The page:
As well as affecting how a person feels mentally, anxiety can also have physical effects. A common physical manifestation of anxiety is stomach upset, including diarrhea or loose stools.
Some people believe that how a person feels can influence the way in which their stomach and intestines behave, potentially causing symptoms that include diarrhea.
Sometimes, diarrhea is a chronic condition for a person. In other cases, it is an acute response to profound anxiety, which means that it occurs once or for a limited time.
In this article, we look at why anxiety can cause diarrhea, the possible association with irritable bowel syndrome (IBS), and how a person can treat diarrhea.
There is a connection between the gut and the brain called the “gut microbiota-brain axis.” This bidirectional network between a person’s brain and the gut microbiota allows the brain to affect gut movement.
According to the Anxiety and Depression Association of America (ADAA), when a person is anxious, the body releases hormones and chemicals. These can enter the digestive tract and disrupt the gut flora, which can result in a chemical imbalance that leads to diarrhea.
Specifically, the researchers found that those with anxiety had higher levels of a compound called interleukin-1 beta. This compound can alter the intestine’s protective barrier, which can cause pain and affect the intestine’s ability to absorb water and sodium. Diarrhea can be the result of these effects.
Another possible explanation for anxiety and its effects on diarrhea is that anxiety alters how the brain processes information from the visceral nerves (those present in the stomach and intestines). According to an article in The Lancet, anxiety may cause the brain to process messages from the stomach as indicating pain or that the intestinal movement needs to speed up.
The result can be gastrointestinal dysfunction that makes the stomach and intestines feel as though they are churning. This dysfunction causes digested food to move along the intestinal tract more quickly, resulting in diarrhea.
IBS-D is a condition that can cause a person to experience the following symptoms routinely:
- abdominal pain or discomfort
- frequent diarrhea episodes
Although many doctors do not believe that anxiety is a direct cause of IBS-D, anxiety may worsen a person’s symptoms.
An estimated 75% of people with IBS experience anxiety and depression. Chronic diarrhea not only affects the nutrients that a person’s body absorbs from their food but can also lead to dehydration and fatigue.
Having IBS-D can also worsen a person’s anxiety. They may start to fear that they will have a diarrhea episode in public. This worry can cause them to change their behavior and feel anxious.
If anxiety is the underlying cause of diarrhea, minimizing anxiety may help reduce symptoms.
Examples of treatments and remedies that may help include:
- Avoiding foods that may contribute to stomach upset: A person should avoid consuming caffeine, spicy foods, and foods containing lactose.
- Psychotherapy: Talk therapy can help a person identify anxiety and learn techniques to manage and
reduceit. Therapists may use approaches such as mindfulness and cognitive behavioral therapy (CBT).
- Complementary health: Stress-relieving and relaxation techniques can help a person feel better. Examples include meditation, yoga, tai chi, and acupuncture. Hypnotherapy may help reduce symptoms of stomach upset, bloating, and stomach pain in those with IBS, according to an article in the journal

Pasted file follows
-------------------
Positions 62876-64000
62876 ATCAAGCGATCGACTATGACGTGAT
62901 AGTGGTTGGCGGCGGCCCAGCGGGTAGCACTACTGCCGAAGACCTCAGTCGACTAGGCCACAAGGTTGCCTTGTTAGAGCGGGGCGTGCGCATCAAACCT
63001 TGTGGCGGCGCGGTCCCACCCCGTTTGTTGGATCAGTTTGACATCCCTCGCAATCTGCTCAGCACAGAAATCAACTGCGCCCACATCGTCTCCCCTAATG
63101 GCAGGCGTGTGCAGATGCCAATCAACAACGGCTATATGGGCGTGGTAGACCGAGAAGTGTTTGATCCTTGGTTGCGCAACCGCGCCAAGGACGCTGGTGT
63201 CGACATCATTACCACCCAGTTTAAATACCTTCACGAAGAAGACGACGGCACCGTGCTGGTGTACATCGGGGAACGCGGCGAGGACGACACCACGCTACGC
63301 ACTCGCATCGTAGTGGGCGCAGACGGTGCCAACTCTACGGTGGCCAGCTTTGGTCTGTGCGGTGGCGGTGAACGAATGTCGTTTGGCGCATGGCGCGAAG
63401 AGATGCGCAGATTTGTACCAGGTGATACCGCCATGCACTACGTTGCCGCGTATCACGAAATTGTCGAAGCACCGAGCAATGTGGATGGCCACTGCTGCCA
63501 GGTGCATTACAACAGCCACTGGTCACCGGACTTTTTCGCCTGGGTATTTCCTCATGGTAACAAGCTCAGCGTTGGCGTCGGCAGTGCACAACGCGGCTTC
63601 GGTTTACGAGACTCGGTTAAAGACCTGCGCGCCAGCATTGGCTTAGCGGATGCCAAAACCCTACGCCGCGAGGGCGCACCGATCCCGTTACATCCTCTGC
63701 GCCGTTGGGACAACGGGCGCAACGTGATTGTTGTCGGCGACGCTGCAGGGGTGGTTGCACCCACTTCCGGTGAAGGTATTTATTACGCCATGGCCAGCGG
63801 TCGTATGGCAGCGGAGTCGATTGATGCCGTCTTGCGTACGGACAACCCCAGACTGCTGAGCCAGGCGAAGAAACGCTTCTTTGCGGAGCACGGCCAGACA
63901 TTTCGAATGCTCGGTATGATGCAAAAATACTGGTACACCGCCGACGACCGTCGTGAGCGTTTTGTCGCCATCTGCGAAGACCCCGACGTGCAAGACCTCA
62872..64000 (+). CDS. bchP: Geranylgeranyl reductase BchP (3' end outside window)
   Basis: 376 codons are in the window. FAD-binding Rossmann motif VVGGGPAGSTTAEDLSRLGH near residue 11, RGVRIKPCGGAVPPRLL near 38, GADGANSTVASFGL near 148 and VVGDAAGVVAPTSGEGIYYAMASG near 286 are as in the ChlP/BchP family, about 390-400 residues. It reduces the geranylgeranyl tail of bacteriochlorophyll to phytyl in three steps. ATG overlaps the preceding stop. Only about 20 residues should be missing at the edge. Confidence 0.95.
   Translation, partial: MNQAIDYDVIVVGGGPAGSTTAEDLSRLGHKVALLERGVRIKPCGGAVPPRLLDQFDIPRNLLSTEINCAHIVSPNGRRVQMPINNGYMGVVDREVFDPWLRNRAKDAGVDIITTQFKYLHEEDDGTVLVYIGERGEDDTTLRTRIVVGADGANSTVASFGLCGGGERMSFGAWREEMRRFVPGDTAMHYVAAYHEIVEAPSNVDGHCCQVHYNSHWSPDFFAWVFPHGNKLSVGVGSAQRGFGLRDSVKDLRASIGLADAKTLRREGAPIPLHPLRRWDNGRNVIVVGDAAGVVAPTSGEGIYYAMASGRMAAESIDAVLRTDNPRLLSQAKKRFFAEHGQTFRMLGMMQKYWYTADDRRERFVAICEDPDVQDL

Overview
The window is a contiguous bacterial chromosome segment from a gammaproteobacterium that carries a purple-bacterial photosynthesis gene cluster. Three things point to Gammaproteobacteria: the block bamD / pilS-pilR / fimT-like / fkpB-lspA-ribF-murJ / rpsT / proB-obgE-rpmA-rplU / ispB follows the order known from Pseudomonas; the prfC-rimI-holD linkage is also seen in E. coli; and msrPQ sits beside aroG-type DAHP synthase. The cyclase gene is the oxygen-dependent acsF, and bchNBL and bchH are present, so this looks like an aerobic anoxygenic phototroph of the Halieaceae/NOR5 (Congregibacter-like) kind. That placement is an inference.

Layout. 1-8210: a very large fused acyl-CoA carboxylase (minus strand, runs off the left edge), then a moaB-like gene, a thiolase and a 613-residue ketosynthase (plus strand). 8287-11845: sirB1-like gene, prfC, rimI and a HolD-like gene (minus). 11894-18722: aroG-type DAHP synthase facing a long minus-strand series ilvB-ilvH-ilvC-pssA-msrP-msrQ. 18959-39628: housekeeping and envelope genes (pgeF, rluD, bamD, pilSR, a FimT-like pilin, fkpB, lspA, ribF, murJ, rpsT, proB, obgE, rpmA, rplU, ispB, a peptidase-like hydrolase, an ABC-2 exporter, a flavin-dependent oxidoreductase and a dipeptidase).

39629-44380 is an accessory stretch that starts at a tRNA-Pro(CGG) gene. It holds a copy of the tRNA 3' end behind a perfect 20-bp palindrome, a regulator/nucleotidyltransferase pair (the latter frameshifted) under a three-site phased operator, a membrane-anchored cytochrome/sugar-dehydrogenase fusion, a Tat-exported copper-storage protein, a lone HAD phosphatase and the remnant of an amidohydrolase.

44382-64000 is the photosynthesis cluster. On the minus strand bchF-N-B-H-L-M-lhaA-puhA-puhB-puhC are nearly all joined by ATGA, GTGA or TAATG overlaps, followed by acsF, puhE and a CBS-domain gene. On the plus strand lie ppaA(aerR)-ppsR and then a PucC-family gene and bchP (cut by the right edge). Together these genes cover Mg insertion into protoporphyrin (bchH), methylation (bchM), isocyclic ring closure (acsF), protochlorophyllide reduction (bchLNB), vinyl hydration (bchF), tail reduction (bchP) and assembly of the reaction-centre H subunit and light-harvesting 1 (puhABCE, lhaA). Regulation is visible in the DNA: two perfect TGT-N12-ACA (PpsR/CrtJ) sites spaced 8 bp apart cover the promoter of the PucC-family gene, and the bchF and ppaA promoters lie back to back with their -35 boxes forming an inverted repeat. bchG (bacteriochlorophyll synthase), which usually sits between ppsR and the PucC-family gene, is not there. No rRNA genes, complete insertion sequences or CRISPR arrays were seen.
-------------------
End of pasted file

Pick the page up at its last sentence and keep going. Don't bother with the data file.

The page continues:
Clinical and Translational Gastroenterology.
According to the ADAA, a person can reduce anxiety and stress by taking short breaks to breathe deeply for 1 minute at a time throughout the day. A person should breathe slowly through the nose and let the stomach inflate. As they exhale, they should let their stomach deflate.
Over time, a person may see a reduction in their symptoms.
Doctors may also prescribe medications to treat diarrhea. Examples of these medications include:
- Antidiarrheals: Medications such as loperamide (Imodium) may help reduce the incidence of diarrhea.
- Antispasmodics: These medications reduce the frequency of contractions in the muscles in the intestines. As a result, the stool does not move through the intestines as quickly. Doctors may prescribe medications such as hyoscyamine (Levsin) and dicyclomine (Bentyl) to help.
- Bile acid sequestrants: These medications can bind to extra bile in the intestine that may otherwise lead to diarrhea. An example is cholestyramine (Questran).
- Alosetron hydrochloride: The Food and Drug Administration (FDA) have approved a medicine called alosetron hydrochloride (Lotronex) to treat IBS in females whose primary symptom is diarrhea. Females are more likely to experience IBS symptoms than males, according to the ADAA.
Over-the-counter supplements, such as fiber or probiotics, may also help. A person should always speak to their doctor before they start taking these medications. The doctor can ensure that the product does not interfere with any other medicines that the person may be taking or affect any underlying health conditions.
A person should see their doctor if they have diarrhea for
Other symptoms that indicate that a person may need to see a doctor include:
- blood in the stool
- unexplained weight loss
A doctor can perform testing to determine the underlying cause of chronic diarrhea.
In addition to IBS-D, inflammatory bowel disease and celiac disease are possible underlying causes.
Anxiety can lead to unnecessary worry and stress that manifests itself in a number of ways, including stomach upset that causes diarrhea.
If a person’s diarrhea turns into a frequent, chronic occurrence, they should seek medical treatment.
There are medications and at-home methods to manage anxiety and reduce the physical stomach symptoms that can accompany it.